fared slightly better than control patients in terms of lower extremity
Other improvements were seen when the
researchers compared functional independence scores. While the average
score of patients in the control group increased 8.5 points between
baseline and discharge, the average score of acupuncture patients
increased 11.2 points. In all seven activities of daily living measured
on the scale, the average score of patients receiving acupuncture was
between .1 and .8 points higher than control patients. The authors noted
that "patients who received acupuncture as an adjunct to standard
rehabilitation demonstrated significantly greater improvement in
tub/shower transfer mobility and a trend for greater improvement in
toilet transfer mobility."
Mean Baseline, Discharge and Change Scores for Functional Independence by Group
a discussion comparing the results of the pilot study to similar
studies, the authors suggested that the reason previous trials of
acupuncture and stroke rehabilitation have produced questionable results
is because the tests used to measure acupuncture's effects are often
not sensitive enough to detect subtle differences. They noted that while
many studies used "global measures" of motor and physical function that
showed no real benefit groups of control patients and acupuncture
patients, "when subscores of these global measures were used,
differences between groups were apparent."
the authors reasoned that some tests used to measure the effects of
acupuncture may be incompatible with acupuncture's physiologic
mechanisms. Most studies have used intentionally selected stroke
measurements that are recognized internationally. In the opinion of the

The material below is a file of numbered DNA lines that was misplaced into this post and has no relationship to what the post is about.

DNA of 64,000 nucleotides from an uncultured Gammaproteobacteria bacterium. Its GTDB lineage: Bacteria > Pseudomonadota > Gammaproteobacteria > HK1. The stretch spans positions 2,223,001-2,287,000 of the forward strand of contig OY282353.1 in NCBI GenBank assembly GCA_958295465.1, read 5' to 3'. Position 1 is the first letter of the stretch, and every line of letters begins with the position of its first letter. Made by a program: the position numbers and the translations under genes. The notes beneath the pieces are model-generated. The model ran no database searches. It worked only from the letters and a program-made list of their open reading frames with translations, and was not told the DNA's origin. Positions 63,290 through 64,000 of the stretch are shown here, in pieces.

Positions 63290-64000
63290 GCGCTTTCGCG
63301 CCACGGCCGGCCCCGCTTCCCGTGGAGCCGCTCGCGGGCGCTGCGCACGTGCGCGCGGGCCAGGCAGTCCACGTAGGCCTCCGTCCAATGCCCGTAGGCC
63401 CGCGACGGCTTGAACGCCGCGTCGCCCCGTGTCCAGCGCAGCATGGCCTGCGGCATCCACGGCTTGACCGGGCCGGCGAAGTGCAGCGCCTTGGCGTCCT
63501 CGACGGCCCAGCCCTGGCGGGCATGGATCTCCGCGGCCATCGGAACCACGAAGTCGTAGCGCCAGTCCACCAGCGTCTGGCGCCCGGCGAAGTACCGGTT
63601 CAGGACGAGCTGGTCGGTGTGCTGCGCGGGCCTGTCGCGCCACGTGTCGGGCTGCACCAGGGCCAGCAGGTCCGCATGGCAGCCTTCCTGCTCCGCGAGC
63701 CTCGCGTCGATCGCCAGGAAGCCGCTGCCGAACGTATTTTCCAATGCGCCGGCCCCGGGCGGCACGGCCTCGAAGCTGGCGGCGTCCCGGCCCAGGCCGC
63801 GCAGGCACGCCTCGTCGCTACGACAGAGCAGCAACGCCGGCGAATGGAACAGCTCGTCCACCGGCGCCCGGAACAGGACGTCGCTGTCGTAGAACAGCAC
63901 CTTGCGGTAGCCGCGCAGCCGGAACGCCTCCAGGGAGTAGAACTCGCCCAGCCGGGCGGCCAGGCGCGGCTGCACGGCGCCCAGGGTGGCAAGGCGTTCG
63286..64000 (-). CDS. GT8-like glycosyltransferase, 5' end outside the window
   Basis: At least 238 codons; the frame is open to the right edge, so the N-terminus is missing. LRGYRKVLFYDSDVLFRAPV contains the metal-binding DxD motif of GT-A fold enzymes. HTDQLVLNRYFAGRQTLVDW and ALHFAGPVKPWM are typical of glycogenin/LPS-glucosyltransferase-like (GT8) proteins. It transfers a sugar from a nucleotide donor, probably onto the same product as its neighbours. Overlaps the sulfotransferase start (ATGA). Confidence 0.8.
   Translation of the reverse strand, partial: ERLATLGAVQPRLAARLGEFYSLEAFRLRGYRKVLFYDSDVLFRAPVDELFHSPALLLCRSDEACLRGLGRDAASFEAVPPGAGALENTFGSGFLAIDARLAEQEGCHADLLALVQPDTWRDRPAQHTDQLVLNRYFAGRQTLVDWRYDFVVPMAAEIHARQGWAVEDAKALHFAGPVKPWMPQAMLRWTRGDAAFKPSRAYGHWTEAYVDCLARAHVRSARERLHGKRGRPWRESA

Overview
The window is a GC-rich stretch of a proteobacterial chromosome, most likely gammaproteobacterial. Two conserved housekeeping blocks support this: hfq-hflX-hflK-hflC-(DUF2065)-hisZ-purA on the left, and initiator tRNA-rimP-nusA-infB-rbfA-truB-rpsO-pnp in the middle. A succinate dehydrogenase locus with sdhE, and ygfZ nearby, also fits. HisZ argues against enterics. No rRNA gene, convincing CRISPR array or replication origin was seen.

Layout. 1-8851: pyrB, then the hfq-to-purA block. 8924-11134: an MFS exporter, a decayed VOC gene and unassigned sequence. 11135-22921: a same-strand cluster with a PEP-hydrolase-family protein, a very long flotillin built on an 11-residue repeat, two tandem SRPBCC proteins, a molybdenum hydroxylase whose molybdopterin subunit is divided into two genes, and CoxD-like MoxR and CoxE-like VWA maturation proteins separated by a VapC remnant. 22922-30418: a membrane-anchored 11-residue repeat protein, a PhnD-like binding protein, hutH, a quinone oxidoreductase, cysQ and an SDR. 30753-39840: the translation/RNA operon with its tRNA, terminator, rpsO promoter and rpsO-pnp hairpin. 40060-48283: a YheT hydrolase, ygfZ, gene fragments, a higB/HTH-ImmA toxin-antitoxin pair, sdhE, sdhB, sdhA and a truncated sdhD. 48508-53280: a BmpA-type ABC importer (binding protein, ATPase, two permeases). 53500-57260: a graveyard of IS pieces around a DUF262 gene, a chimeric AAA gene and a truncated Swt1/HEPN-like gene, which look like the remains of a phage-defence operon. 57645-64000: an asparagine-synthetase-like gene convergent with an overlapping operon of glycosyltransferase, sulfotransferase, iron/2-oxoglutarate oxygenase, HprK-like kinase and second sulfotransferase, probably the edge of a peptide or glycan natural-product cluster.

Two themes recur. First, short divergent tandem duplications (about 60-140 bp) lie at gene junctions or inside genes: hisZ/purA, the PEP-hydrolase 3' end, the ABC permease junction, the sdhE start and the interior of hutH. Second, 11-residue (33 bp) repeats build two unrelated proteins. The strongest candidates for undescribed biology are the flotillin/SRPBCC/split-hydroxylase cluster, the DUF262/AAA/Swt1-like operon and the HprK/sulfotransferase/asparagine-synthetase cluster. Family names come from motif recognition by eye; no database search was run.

scientists, however, "these instruments ... are not reasonably
associated with the mechanisms that may account for acupuncture
"This pilot study is consistent with
previous studies that have examined acupuncture treatment as an adjunct
to conventional acupuncture treatment as an adjunct to conventional
stroke rehabilitation," the researchers concluded. "When global measures
are used, there are no differences in motor recovery or physical
function associated with acupuncture. However, when more responsive
measures are used, acupuncture effects are evident. Future work that
investigates the efficacy and effectiveness of acupuncture treatment
poststroke should incorporate levels of measurement that are sensitive
to the physiologic mechanisms that may underlie acupuncture effects."
In a statement to Acupuncture Today,
the authors elaborated on the results of their research, and outlined
ways that future studies that examine the effectiveness of acupuncture
in the rehabilitation of stroke patients should be conducted.
"This study provides important insight into the design of future
post-stroke acupuncture clinical trials, particularly the selection of
appropriate outcome measures," they wrote. "We believe that one of the
problems in past investigations of acupuncture effectiveness after
stroke is that outcome measures are used that look at gross changes in
motor or functional ability that may be too far removed from the
underlying mechanisms that may account for acupuncture effectiveness.
Recent studies that are trying to understand the mechanisms that could
explain how acupuncture works after stroke suggest that acupuncture
induces changes in blood flow to the brain or may stimulate the
production of growth factors that can help neurons survive. If that is
the case, then studies need to use outcome measures that are more
sensitive and can detect relevant changes in motor control that may lead
to improved function. Our study demonstrated that when more sensitive
measures are used these types of motor and functional changes can be
- Emperor's College receives grant to study acupuncture for stroke rehabilitation. Acupuncture Today, May 2000.
Alexander DN, Cen S, Sullivan KJ, et al. Effects of acupuncture
treatment on poststroke motor recovery and physical function: a pilot
study. Neurorehabilitation and Neural Repair 2004;18(4):259-267.